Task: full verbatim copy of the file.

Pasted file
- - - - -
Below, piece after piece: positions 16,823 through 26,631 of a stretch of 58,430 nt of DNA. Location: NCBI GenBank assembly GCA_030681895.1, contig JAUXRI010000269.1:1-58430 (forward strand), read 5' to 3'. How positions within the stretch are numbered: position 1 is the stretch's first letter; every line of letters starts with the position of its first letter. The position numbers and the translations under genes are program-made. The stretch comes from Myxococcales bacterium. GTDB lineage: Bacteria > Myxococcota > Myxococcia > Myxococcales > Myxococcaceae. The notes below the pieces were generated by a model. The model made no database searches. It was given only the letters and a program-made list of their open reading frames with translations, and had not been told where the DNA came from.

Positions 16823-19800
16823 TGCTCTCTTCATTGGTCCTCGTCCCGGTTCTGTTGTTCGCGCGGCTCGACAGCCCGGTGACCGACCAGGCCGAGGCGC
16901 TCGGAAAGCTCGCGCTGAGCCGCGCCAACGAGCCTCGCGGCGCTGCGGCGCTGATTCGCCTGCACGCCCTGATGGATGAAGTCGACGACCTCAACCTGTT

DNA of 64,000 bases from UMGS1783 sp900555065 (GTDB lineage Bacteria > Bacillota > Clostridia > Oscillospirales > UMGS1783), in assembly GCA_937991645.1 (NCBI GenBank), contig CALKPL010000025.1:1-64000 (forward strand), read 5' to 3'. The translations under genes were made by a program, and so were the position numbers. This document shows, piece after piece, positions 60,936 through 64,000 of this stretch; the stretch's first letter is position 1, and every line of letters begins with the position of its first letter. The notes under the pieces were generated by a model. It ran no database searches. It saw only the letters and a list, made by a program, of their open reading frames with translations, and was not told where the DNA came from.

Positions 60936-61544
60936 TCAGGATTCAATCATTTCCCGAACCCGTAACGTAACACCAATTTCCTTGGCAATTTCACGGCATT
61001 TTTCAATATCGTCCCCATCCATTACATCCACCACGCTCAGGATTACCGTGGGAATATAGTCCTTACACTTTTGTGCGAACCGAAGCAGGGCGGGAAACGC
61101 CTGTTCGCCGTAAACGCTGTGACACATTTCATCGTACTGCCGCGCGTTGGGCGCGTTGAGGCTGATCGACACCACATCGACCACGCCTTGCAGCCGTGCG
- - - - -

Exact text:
Below, piece after piece: positions 16,823 through 26,631 of a stretch of 58,430 nt of DNA. Location: NCBI GenBank assembly GCA_030681895.1, contig JAUXRI010000269.1:1-58430 (forward strand), read 5' to 3'. How positions within the stretch are numbered: position 1 is the stretch's first letter; every line of letters starts with the position of its first letter. The position numbers and the translations under genes are program-made. The stretch comes from Myxococcales bacterium. GTDB lineage: Bacteria > Myxococcota > Myxococcia > Myxococcales > Myxococcaceae. The notes below the pieces were generated by a model. The model made no database searches. It was given only the letters and a program-made list of their open reading frames with translations, and had not been told where the DNA came from.

Positions 16823-19800
16823 TGCTCTCTTCATTGGTCCTCGTCCCGGTTCTGTTGTTCGCGCGGCTCGACAGCCCGGTGACCGACCAGGCCGAGGCGC
16901 TCGGAAAGCTCGCGCTGAGCCGCGCCAACGAGCCTCGCGGCGCTGCGGCGCTGATTCGCCTGCACGCCCTGATGGATGAAGTCGACGACCTCAACCTGTT

DNA of 64,000 bases from UMGS1783 sp900555065 (GTDB lineage Bacteria > Bacillota > Clostridia > Oscillospirales > UMGS1783), in assembly GCA_937991645.1 (NCBI GenBank), contig CALKPL010000025.1:1-64000 (forward strand), read 5' to 3'. The translations under genes were made by a program, and so were the position numbers. This document shows, piece after piece, positions 60,936 through 64,000 of this stretch; the stretch's first letter is position 1, and every line of letters begins with the position of its first letter. The notes under the pieces were generated by a model. It ran no database searches. It saw only the letters and a list, made by a program, of their open reading frames with translations, and was not told where the DNA came from.

Positions 60936-61544
60936 TCAGGATTCAATCATTTCCCGAACCCGTAACGTAACACCAATTTCCTTGGCAATTTCACGGCATT
61001 TTTCAATATCGTCCCCATCCATTACATCCACCACGCTCAGGATTACCGTGGGAATATAGTCCTTACACTTTTGTGCGAACCGAAGCAGGGCGGGAAACGC
61101 CTGTTCGCCGTAAACGCTGTGACACATTTCATCGTACTGCCGCGCGTTGGGCGCGTTGAGGCTGATCGACACCACATCGACCACGCCTTGCAGCCGTGCG